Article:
On March 31, 2020, the Ninth Circuit (the “Court”) reversed a district court ruling in favor of Jack Daniel’s Properties Inc. (“JDPI”) in a trademark and trade dress dispute involving “Bad Spaniels Silly Squeaker”—a chew toy for dogs—that looks similar to the Jack Daniel's whiskey bottle but replaces certain words with scatological puns. For example, as can be seen in the side-by-side pictorial comparison below, “Jack Daniel’s” is replaced with “Bad Spaniels,” “Old No. 7” with “Old No. 2,” and alcohol content descriptions with “43% POO BY VOL.” and “100% SMELLY.”
VIP Products (“VIP”) designs, markets, and sells “Silly Squeakers,” rubber dog toys that resemble the bottles of various well-known beverages, but with dog-related puns. One such Silly Squeaker, for example, resembles a Mountain Dew bottle, but is labeled “Mountain Drool.” The Bad Spaniels dog toy is part of VIP’s Silly Squeaker line. VIP’s purported goal in creating Silly Squeakers was to “reflect” “on the humanization of the dog in our lives,” and to comment on “corporations [that] take themselves very seriously.”
In 2014, JDPI “demand[ed] that VIP cease all further sales of the Bad Spaniels toy.” VIP filed an action, among other things, for a declaratory judgment that the Bad Spaniels dog toy “does not infringe or dilute any claimed trademark rights” of JDPI and that its trade dress and bottle design are not entitled to trademark protection. JDPI counterclaimed trademark and trade dress infringement.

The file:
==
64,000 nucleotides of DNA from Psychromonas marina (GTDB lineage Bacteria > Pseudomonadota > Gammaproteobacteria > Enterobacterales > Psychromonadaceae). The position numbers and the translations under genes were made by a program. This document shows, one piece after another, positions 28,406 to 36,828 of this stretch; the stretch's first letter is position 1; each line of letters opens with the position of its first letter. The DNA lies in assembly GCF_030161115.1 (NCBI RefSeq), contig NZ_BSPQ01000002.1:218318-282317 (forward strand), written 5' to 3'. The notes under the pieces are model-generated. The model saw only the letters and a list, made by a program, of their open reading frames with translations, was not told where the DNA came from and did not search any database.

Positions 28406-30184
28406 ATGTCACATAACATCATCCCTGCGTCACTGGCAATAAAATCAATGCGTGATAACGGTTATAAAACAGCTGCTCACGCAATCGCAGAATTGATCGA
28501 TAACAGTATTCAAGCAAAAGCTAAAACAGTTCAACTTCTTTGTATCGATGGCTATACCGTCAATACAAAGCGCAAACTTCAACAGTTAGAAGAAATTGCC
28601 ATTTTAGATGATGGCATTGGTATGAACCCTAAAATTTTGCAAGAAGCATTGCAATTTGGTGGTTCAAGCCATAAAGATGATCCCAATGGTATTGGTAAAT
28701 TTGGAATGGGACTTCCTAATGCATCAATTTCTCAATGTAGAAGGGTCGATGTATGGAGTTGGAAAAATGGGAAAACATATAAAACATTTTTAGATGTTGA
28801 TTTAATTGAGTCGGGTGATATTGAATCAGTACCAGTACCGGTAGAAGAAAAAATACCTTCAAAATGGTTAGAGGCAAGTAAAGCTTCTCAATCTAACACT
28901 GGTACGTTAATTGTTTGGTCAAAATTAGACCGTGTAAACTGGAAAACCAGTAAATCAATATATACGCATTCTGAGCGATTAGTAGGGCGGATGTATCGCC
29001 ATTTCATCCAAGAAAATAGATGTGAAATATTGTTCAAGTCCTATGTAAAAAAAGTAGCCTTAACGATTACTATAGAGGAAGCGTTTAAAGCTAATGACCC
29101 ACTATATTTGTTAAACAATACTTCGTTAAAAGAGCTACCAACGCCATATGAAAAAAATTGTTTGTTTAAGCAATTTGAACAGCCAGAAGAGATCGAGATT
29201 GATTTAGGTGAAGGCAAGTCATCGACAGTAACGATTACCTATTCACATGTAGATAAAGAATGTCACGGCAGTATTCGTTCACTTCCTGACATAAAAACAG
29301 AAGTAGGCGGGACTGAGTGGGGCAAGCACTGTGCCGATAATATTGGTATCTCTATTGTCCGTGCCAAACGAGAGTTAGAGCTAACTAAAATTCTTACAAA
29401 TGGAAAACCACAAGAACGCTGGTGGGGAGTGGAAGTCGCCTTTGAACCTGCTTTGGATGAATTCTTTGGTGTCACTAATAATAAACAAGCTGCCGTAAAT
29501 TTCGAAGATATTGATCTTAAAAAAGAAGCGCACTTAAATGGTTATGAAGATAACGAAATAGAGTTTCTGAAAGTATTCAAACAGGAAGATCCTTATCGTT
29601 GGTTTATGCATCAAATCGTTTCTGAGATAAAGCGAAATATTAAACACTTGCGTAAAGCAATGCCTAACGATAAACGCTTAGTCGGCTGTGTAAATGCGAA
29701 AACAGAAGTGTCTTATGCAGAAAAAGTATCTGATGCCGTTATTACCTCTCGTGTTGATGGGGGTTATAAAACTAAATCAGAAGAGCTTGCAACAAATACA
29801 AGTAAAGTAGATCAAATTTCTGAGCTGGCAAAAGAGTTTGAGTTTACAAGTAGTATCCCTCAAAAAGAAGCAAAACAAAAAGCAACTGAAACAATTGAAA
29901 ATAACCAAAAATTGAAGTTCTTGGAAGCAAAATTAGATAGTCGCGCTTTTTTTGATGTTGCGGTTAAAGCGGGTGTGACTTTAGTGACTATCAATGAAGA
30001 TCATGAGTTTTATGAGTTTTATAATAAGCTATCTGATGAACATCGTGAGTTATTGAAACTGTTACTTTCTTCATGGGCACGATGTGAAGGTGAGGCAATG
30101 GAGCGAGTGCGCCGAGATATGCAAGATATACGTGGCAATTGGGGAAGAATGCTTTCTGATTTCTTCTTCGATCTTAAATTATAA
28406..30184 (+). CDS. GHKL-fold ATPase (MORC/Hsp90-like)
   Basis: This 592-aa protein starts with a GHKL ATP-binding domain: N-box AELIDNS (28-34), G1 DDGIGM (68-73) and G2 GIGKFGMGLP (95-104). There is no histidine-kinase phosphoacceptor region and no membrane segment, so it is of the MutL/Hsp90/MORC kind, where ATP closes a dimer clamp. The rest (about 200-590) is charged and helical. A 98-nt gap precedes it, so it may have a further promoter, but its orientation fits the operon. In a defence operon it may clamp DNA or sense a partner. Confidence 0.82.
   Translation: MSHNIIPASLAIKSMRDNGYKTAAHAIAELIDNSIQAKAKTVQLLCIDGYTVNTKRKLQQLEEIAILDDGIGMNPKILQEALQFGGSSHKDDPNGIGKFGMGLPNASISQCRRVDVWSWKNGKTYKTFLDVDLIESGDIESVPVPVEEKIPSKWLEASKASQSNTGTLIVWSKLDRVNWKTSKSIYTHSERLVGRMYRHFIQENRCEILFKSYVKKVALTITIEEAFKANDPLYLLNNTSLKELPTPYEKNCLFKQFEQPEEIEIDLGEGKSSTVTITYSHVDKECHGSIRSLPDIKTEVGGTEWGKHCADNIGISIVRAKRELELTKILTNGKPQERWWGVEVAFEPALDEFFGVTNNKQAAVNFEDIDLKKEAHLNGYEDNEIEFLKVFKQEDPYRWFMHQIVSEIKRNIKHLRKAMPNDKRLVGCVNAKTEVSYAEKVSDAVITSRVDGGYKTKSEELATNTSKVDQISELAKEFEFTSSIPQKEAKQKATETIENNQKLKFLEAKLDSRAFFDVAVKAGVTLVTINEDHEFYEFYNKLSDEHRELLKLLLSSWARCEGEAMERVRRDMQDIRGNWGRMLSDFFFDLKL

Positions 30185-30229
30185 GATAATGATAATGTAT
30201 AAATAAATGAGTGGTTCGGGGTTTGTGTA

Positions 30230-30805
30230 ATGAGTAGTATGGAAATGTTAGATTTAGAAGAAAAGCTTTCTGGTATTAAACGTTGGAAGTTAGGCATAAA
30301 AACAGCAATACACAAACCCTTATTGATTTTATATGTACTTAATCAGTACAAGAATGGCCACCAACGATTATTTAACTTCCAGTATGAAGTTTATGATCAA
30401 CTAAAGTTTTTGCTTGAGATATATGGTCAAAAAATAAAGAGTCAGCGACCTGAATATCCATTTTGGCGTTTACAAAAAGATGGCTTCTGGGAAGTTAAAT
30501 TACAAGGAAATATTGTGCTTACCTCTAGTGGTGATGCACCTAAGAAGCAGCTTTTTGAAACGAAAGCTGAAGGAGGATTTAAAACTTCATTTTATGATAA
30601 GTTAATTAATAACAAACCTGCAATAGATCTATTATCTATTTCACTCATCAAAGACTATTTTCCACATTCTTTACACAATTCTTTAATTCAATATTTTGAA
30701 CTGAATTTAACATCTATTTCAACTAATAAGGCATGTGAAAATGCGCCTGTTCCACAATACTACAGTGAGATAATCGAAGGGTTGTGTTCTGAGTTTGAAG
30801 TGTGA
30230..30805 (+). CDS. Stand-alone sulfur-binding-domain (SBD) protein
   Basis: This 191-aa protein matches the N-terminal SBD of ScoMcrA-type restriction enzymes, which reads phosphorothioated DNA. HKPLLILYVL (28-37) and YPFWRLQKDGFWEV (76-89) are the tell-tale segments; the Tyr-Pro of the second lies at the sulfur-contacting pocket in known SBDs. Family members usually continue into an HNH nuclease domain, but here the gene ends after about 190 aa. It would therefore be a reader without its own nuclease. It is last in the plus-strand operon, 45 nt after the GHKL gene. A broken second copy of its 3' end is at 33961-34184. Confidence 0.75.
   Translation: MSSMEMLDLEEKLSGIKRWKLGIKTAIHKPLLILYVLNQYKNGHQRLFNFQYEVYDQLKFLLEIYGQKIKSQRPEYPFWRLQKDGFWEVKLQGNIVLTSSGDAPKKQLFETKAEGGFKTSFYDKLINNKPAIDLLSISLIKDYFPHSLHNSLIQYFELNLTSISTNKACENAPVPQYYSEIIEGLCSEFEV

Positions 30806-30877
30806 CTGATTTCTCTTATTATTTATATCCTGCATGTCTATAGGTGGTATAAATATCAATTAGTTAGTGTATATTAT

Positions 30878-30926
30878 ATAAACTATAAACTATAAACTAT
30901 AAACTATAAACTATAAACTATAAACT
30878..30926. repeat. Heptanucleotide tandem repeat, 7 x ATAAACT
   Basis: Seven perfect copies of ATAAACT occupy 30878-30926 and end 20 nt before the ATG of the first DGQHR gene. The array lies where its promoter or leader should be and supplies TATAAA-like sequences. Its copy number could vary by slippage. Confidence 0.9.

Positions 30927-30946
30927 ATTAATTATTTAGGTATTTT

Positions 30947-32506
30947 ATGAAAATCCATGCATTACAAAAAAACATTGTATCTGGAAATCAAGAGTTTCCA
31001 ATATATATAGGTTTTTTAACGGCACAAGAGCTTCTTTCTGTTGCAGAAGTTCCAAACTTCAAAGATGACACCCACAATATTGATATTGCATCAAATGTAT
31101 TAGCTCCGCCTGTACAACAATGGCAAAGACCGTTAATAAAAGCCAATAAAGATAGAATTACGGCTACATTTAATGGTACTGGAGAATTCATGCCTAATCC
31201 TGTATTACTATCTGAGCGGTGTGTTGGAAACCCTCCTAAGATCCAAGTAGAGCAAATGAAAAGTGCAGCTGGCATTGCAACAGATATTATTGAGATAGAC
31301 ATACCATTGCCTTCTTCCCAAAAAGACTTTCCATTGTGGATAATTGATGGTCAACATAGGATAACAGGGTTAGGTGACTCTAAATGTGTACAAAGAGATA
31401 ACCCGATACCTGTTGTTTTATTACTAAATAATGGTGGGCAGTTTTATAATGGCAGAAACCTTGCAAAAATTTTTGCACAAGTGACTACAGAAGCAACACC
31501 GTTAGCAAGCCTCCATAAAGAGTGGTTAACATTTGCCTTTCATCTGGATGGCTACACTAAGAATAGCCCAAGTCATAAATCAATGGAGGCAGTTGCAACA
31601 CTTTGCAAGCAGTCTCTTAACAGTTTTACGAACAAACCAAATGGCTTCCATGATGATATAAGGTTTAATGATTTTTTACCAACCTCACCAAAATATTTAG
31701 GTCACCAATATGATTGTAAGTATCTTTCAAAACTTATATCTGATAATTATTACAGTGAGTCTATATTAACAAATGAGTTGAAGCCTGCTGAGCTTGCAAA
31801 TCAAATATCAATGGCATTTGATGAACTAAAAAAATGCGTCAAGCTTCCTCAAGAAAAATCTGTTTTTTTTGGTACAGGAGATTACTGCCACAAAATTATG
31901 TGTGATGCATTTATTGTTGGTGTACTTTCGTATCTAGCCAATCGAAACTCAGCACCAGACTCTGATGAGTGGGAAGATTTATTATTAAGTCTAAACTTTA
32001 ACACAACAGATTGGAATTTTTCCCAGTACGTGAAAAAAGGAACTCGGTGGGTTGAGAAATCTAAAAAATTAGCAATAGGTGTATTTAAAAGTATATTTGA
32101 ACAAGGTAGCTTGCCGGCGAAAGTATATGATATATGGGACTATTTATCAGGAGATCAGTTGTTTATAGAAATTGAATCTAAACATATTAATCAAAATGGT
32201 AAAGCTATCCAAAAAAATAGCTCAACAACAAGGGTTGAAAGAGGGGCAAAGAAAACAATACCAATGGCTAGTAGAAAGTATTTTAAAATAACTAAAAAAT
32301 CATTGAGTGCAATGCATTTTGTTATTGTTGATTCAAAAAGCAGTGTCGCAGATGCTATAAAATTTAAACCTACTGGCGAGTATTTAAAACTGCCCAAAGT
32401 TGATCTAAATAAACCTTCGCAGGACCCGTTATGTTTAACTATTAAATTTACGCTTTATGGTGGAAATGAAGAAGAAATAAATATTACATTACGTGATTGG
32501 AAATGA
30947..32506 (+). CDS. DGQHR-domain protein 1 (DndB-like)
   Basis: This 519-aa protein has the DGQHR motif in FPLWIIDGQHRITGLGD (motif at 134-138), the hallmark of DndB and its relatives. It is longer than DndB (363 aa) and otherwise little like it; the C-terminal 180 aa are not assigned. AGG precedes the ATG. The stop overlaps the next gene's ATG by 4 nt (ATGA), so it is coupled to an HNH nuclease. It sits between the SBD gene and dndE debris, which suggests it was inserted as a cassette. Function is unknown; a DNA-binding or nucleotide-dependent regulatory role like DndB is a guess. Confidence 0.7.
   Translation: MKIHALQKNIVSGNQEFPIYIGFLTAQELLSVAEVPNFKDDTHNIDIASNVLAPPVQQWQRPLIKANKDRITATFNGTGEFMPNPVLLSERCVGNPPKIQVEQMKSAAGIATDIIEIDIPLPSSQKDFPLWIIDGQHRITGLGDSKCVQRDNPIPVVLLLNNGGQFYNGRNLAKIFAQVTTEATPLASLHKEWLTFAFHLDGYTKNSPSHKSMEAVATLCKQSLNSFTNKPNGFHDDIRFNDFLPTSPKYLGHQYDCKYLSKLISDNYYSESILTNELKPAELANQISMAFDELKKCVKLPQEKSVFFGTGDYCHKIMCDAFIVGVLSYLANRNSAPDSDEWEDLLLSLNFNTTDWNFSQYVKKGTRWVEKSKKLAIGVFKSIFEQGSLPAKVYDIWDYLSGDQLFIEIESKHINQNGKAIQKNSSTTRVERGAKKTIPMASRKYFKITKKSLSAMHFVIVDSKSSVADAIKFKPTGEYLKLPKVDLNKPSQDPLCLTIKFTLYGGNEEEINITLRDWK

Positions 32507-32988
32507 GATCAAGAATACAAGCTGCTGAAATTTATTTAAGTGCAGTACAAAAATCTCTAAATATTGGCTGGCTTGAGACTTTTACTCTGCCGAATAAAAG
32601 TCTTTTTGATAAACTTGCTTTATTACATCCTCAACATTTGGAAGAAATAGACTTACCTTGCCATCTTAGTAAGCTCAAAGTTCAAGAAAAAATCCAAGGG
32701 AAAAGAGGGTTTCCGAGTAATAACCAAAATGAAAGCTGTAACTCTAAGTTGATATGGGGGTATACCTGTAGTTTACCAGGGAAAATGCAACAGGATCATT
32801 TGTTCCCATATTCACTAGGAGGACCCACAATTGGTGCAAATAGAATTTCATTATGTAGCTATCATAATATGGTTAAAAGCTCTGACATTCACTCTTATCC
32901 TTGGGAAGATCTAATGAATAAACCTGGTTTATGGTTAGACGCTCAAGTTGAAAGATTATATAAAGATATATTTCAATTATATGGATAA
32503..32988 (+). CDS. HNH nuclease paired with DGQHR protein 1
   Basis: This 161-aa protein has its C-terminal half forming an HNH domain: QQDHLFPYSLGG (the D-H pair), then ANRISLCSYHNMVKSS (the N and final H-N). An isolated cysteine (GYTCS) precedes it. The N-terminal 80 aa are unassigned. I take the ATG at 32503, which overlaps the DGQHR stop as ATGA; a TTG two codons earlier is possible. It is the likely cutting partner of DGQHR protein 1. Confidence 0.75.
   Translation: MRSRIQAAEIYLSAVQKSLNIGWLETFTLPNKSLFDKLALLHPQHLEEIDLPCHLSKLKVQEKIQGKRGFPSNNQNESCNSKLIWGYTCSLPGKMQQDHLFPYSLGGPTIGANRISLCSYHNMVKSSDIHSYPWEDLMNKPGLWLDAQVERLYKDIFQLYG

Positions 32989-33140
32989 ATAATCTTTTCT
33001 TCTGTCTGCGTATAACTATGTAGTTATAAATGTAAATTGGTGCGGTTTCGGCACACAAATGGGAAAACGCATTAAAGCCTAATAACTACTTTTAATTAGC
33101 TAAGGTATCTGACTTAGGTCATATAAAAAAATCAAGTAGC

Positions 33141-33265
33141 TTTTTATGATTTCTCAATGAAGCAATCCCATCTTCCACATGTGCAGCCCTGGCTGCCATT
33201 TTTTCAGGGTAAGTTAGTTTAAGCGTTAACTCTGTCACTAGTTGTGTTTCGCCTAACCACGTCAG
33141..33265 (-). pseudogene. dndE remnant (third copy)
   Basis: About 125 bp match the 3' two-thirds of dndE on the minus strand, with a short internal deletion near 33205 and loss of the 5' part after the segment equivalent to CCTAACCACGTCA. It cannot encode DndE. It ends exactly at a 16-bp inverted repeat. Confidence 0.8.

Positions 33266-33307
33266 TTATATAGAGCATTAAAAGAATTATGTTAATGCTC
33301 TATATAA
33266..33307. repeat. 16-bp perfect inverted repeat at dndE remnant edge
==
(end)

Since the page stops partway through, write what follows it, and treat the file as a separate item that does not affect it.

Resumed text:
In general, claims of trademark infringement under the Lanham Act are governed by a “likelihood-of-confusion” test, which asks (1) whether a plaintiff has a valid, enforceable trademark and (2) whether a defendant’s use of the trademark is likely to confuse the public. One available defense for a defendant is fair use under the First Amendment, available when the defendant’s use of a plaintiff’s trademark is an artistic expression. VIP claimed that defense.
However, during summary judgment, among other things and most relevant for this article, the district court held that VIP was not entitled to the First Amendment fair use defense because the scatological puns were not artistic expressions and its use of JDPI’s trade dress and bottle design “promote[d] a somewhat non-expressive, commercial product.” The district court proceeded then, at the end of a four-day bench trial, to conclude that JDPI had established dilution by tarnishment and infringement of its trademarks and trade dress.